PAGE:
Environment

California moving to allow tribal access at marine preserve sites





The California Fish and Game Commission is moving to allow tribes to gain access to marine preserves.

Tribes were left out of the Marine Life Protection Act of 1999. But for the first time, the commission has granted an exception that will allow the Kashia Band of Pomo Indians to continue using Stewarts Point for ceremonies and food gathering.

"Our people believe we first walked onto the Earth right there at Stewarts Point, and a lot of our traditions are passed down along that coast," Vice Chairman Reno Franklin told The Sacramento Bee.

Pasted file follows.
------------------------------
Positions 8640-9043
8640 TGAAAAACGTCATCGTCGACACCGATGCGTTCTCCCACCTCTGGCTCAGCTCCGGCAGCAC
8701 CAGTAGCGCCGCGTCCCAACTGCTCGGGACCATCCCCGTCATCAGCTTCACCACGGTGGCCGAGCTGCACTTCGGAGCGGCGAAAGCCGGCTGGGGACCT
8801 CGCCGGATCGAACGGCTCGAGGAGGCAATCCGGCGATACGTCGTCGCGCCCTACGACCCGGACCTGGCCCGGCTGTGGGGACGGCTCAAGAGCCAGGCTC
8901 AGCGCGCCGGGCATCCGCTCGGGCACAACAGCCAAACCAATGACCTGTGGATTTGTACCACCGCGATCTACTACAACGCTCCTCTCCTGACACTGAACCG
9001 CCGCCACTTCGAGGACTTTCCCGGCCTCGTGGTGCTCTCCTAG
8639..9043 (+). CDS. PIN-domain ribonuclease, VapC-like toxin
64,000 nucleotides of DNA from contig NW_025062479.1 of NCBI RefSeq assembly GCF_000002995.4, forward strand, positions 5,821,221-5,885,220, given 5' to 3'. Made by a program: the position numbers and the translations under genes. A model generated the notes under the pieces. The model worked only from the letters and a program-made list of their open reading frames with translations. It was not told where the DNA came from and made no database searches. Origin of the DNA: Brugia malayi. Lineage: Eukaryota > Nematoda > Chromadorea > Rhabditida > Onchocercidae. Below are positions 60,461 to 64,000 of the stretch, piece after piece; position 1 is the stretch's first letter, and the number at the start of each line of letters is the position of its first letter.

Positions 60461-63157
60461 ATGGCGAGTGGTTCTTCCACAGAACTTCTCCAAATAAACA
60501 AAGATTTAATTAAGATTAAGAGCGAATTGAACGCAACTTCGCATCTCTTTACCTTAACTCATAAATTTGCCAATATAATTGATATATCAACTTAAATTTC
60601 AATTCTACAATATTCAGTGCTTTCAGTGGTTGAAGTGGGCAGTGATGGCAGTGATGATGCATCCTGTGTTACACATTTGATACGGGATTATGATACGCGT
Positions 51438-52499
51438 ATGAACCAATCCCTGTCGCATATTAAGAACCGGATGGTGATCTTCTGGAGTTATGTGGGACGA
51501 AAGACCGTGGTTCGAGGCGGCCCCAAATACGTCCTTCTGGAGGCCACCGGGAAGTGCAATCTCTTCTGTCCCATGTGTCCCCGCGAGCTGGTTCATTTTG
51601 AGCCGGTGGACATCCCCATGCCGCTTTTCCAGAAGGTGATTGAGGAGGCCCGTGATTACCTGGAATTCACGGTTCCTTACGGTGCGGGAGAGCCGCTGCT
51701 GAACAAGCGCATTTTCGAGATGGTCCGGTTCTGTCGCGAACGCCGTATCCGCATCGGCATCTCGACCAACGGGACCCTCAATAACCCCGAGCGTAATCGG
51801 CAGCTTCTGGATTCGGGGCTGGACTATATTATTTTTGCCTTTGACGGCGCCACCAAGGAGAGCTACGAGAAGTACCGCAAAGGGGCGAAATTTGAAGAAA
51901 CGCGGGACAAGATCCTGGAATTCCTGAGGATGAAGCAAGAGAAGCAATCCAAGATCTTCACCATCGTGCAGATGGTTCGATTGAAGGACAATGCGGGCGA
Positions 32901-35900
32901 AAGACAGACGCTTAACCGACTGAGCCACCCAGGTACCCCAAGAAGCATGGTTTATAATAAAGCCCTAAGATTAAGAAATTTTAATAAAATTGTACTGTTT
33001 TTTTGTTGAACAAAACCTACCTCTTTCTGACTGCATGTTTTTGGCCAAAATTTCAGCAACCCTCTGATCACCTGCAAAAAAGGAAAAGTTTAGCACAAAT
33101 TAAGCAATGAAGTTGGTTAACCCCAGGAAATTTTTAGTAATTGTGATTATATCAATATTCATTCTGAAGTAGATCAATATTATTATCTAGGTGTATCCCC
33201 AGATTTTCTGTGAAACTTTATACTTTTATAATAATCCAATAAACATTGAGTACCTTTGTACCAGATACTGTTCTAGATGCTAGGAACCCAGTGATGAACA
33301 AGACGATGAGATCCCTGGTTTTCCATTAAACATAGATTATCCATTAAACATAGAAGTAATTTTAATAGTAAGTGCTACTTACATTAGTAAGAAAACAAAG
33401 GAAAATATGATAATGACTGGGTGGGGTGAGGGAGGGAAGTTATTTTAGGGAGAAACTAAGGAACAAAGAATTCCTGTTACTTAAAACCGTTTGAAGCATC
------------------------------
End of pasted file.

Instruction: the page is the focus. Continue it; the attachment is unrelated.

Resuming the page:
The commission is close to creating another exception for the Santa Ynez Band of Chumash Indians. Other tribes are seeking access to ancestral sites.

"I believe they are listening and I believe they are hearing us," Thomas O'Rourke, the chairman of the Yurok Tribe, told the Bee. "Bottom line, we all want the same thing, and that's to protect our resources. We understand each other there."

Get the Story:
State officials allow Kashia Pomo tribe access to Stewarts Point (The Sacramento Bee 2/9)

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